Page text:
Until I was finally found in You
So now I’m needing, desperately pleading
Oh Lord, be all to me

And be my savior, be my lifeline, won’t You be my everything.
Cause I’m so tired of trying to be someone
I was never meant to be

Be my God
Please be my God
Be my God
So I can just be me
So I can just be me
I can just be me.

Songwriters: Jason Ingram / Laura Story – I Can Just Be Me lyrics © Sony/ATV Music Publishing LLC

See the video here:  https://www.youtube.com/watch?v=0VRUU8UBXCk

“Be anxious about nothing.  But in all things, with prayer and supplication, with acts of thanksgiving, let your petitions be made known to God.  And so shall the peace of God, which exceeds all understanding, guard your hearts and minds in Christ Jesus.” – Philippians 4:6-7.

 

O When the Soup Comes Marchin’ In

I was sick for a solid ten days before I dragged my sorry self to the doctor.  “Bronchitis and Sinusitis,” she said.  Four prescriptions later, I was on my way to recovery, or so I thought.  When the antibiotic kicked in, I was sleeping 12-15 hours a day.  Laundry was piling up.  My feral children were wondering if I was going to throw them some raw meat for sustenance.  I would get up, wander around, and wonder when I could go back to bed.  We were surviving on take-away pizza and grilled cheese sandwiches.  That’s when the soup started arriving.

First, a frozen batch of tomato bisque arrived from my friend Cathy – a definite “open in case of emergency” soup.  Next, my friend Gae brought Italian Wedding soup.  It fed my family for three to four meals.  My daughter said, “Thanks for the nice dinner, mom.”  I told her to please thank Miss Gae instead – I could take no credit. When all this ran out, St. Tricia of Alpharetta came through the back porch with baked potato soup with all the fixings.  That’s when I realized that soup is love.  Soup warms the tummy and the soul.  It is comforting and sustaining.  Soup is communal and often comes from a family recipe that means something to the giver.  Soup is little bit of love.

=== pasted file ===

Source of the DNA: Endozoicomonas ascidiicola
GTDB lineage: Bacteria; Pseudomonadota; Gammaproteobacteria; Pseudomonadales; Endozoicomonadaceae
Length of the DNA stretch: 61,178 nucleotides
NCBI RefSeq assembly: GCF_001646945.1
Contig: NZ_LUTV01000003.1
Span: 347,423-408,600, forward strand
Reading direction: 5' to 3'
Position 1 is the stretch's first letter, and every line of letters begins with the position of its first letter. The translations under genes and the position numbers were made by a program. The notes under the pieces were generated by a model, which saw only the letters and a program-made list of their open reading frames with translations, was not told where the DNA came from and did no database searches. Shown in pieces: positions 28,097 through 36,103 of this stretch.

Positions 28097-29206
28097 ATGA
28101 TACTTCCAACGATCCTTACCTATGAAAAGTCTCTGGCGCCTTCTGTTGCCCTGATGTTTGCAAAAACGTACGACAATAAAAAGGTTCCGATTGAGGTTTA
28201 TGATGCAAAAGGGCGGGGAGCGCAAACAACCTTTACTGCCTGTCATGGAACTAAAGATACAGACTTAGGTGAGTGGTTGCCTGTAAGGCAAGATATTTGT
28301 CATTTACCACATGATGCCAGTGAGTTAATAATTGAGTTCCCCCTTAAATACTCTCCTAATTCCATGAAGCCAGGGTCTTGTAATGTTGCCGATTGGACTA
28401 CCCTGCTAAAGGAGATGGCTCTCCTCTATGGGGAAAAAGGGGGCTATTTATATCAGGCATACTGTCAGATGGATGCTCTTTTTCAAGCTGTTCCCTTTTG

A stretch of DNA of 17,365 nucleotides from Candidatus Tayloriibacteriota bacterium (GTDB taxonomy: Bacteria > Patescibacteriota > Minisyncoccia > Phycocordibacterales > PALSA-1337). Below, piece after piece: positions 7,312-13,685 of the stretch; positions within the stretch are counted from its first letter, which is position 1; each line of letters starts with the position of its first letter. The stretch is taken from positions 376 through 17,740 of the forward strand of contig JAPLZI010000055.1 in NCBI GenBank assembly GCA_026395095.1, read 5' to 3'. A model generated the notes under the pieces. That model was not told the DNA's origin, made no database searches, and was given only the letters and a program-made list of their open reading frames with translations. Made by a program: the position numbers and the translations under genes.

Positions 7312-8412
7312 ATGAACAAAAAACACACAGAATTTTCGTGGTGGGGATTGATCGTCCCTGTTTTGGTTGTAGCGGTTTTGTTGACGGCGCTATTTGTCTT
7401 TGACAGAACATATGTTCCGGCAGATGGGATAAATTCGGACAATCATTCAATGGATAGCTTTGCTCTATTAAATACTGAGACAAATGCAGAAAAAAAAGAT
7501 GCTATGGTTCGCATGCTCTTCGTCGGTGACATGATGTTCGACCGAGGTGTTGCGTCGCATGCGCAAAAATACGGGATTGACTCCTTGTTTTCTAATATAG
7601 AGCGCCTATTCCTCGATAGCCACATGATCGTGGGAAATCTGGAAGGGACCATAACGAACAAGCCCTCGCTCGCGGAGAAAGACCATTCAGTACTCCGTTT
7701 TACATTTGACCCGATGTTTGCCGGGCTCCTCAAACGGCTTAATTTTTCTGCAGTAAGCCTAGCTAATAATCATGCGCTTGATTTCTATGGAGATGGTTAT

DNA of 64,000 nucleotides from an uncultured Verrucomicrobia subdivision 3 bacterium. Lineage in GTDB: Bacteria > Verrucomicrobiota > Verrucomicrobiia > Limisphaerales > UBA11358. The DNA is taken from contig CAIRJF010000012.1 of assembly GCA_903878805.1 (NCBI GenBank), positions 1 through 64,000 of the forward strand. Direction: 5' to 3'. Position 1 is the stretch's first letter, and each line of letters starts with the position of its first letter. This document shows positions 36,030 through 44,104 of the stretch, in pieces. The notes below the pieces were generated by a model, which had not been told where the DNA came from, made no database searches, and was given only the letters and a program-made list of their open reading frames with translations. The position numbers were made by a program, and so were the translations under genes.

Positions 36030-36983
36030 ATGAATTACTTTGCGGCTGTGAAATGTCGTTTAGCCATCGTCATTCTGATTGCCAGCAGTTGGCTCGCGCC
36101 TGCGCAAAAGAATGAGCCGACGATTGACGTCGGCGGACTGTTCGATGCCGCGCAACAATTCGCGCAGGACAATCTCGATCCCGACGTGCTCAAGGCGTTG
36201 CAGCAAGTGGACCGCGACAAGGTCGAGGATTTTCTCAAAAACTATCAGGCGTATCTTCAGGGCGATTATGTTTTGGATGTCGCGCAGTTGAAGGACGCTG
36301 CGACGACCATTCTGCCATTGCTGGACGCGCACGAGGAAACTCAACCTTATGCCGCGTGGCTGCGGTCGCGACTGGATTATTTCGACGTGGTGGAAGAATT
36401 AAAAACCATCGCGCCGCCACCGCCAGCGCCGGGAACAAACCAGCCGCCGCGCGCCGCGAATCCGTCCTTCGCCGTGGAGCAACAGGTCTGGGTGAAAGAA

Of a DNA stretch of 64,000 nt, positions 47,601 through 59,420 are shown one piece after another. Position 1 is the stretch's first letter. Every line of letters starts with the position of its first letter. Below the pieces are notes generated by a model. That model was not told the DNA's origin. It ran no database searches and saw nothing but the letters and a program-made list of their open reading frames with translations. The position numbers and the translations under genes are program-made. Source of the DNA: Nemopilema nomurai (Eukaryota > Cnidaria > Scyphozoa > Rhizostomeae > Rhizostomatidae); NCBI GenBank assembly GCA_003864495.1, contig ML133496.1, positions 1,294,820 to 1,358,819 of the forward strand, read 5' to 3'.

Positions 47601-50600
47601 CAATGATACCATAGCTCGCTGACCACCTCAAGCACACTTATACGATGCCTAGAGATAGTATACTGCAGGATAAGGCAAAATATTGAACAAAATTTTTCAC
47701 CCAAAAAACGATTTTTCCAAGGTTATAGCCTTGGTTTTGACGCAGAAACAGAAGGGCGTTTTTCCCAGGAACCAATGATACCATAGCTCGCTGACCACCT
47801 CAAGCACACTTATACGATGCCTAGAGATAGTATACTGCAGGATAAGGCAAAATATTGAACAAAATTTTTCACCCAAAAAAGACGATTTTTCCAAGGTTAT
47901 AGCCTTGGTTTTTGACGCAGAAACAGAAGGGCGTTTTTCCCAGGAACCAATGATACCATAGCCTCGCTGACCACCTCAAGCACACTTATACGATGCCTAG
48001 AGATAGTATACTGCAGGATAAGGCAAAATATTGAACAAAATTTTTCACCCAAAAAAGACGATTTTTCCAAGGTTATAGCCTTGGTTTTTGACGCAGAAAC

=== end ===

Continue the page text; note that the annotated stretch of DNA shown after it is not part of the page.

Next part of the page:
Jesus said, “whatsoever you do to the least of my brothers, that you do unto me.”  When you donate a bag of rolls to My Sister’s House, make a homemade cake for the men’s shelter, donate onions or apples or a turkey to Campus Ministry at Thanksgiving, you are feeding people both body and soul.  You meet their immediate need of hunger, but also their deeper need to know that someone loves them and cares about their well-being.  You are feeding their need to be seen and recognized as important and as a valued member of the body of Christ.

I promise that there are far greater needs in our Marist community and beyond than my small and temporary situation.  I just hope that my recent example reminds you that as Saint Mother Theresa said, In this life we cannot do great things. We can only do small things with great love.”

Here’s to all the small things that we can be thankful for in this week leading up to Thanksgiving.  I am incredibly thankful for my family, friends and faith community who sustain me body and spirit during good times and not so good times.  Small gestures are never forgotten by the receiver, and are certainly never forgotten by our Father in Heaven.